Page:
|Posted on October 30, 2015 at 6:10 PM|
Contributor: Josh Christensen
Weird Al Yankovic & Styx: How I Became a Vinyl Enthusiast
From day one I loved music. The earliest memory I have in life is of hearing The Beatles’ “Being for the Benefit of Mr. Kite” from the back of my Grandmother’s car. That, and many other of the more experimental offerings of many popular musical artists shaped my tastes and who I am today.
From a young age, I was raised listening to The Beatles and 60s folk music (Peter, Paul & Mary, Burl Ives, etc.). From about age five onwards, however, my parents decided that we should listen to nothing but Christian music (Newsboys, DC Talk, etc.) and Weird Al Yankovic. Weird Al was allowed due to the fact that his lyrics are clean. Hearing his music, though, exposed me to all the great classic rock hits, even though I didn’t know it at the time. When I did finally become old enough to make music listening-related decisions for myself, I already had a decent knowledge of classic rock through the guiding hand of Weird Al.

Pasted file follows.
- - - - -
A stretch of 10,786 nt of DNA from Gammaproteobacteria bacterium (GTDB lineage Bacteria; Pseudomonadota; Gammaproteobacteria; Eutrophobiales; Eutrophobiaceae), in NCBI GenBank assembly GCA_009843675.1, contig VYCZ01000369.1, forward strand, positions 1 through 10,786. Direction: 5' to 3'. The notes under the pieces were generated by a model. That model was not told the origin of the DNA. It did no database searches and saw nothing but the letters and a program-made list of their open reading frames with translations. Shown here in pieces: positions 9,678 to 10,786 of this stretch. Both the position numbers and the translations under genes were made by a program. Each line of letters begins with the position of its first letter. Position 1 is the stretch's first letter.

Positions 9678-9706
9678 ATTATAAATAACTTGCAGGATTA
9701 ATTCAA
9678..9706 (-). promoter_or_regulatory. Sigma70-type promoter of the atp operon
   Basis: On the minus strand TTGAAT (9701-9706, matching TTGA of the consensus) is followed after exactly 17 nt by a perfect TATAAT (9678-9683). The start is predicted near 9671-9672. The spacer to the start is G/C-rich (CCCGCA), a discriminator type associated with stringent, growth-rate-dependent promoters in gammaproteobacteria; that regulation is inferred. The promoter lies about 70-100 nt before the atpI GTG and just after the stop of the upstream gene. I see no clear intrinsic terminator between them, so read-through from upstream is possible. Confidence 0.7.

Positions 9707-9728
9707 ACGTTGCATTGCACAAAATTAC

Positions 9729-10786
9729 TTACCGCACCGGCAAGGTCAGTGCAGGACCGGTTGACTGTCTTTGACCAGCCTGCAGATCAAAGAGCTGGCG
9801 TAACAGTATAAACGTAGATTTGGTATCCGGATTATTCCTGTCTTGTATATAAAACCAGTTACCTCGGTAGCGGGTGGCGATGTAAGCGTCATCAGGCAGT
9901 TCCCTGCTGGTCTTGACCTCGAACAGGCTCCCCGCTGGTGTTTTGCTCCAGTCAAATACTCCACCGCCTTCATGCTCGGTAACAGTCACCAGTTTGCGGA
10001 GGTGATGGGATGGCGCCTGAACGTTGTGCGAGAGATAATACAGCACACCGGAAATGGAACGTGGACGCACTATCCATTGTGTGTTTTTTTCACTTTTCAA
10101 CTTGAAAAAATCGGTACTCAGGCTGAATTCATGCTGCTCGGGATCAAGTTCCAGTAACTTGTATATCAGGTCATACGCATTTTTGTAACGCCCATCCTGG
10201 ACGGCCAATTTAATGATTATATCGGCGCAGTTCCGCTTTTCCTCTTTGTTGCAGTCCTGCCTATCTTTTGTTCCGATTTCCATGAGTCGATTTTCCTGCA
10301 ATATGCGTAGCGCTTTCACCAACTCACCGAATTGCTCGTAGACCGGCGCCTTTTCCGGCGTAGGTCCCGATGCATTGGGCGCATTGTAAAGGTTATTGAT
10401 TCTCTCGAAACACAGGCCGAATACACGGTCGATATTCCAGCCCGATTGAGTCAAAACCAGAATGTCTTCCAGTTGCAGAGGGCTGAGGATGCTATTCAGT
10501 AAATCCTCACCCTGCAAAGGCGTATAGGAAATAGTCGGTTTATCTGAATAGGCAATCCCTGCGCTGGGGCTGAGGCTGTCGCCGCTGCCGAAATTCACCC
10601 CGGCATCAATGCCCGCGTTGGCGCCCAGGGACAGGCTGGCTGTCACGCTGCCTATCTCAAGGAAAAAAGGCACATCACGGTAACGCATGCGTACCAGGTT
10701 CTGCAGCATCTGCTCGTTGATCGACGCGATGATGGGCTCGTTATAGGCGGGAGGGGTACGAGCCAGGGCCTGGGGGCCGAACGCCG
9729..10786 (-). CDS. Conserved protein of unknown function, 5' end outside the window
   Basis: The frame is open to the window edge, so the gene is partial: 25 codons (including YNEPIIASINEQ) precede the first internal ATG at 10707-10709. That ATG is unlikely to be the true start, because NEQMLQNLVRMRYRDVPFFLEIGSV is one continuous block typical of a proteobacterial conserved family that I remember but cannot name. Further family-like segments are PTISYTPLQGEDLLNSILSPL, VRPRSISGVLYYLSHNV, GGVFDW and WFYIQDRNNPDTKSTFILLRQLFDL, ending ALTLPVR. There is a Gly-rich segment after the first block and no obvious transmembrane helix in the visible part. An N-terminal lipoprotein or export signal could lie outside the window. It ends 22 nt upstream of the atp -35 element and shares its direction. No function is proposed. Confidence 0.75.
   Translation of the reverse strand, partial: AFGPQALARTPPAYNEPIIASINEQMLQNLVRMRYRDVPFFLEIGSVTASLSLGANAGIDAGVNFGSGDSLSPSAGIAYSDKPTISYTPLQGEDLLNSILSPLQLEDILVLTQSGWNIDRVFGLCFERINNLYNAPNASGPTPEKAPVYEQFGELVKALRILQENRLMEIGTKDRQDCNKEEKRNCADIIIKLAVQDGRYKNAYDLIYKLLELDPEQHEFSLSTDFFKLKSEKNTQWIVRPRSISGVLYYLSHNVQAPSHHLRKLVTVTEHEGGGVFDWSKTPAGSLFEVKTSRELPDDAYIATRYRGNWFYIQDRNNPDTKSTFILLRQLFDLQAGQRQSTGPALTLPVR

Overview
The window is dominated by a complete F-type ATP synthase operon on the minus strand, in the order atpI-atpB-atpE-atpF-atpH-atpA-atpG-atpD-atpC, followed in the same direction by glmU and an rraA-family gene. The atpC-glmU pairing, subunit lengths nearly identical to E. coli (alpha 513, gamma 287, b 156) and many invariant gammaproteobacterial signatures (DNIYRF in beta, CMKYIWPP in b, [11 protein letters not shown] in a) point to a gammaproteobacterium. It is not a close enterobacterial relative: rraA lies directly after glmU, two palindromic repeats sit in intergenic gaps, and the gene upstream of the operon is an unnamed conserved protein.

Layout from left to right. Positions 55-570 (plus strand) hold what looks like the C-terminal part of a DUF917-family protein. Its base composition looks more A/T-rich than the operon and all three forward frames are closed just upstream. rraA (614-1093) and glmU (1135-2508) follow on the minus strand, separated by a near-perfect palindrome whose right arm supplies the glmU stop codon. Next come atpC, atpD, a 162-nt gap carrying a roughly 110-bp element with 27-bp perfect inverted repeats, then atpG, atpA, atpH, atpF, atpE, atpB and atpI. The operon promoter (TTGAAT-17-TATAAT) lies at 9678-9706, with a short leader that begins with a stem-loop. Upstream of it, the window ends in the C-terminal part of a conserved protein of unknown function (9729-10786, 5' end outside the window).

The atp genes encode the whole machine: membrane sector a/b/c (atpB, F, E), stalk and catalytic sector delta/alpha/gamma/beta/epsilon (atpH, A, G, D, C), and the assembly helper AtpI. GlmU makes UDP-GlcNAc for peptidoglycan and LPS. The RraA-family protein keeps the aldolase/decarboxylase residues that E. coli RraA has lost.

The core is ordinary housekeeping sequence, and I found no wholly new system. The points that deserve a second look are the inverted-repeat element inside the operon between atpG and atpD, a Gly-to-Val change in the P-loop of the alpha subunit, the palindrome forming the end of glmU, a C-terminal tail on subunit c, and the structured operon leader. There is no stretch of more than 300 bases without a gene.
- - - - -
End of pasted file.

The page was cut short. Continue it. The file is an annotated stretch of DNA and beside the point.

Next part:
When I got to college, my musical selections had absolutely exploded in every direction possible, and at an extensive volume. Having gone to college in Virginia, there were tons of pawn shops around. One of which is where I first noticed vinyl records. Up until this point, I had never even thought of vinyl records as a listening option. I saw that they had a copy of Styx – The Grand Illusion and noticed the fact that a 12” album cover has an aesthetic value when held in your hands that is missing from digital music and even to an extent, from a tiny CD album cover.
I took it back to my dorm and proudly displayed the one vinyl LP that I now owned. I then set out to find a working turntable, which took a few tries with all the shady pawn shops in the area. Once I did acquire one, I went a little nuts rapidly expanding my collection, which is still growing 8 years later.
To me, vinyl records have a quality that is direly missing from digital music, and I can absolutely understand why this current young generation is displaying interest. Vinyl records can be held in your hands, appreciated visually, and physically shared amongst your friends amongst many other things. They allow you to hear music the way it was originally intended by the artist and can be appreciated in a whole new light.
Categories: What we love about Vinyl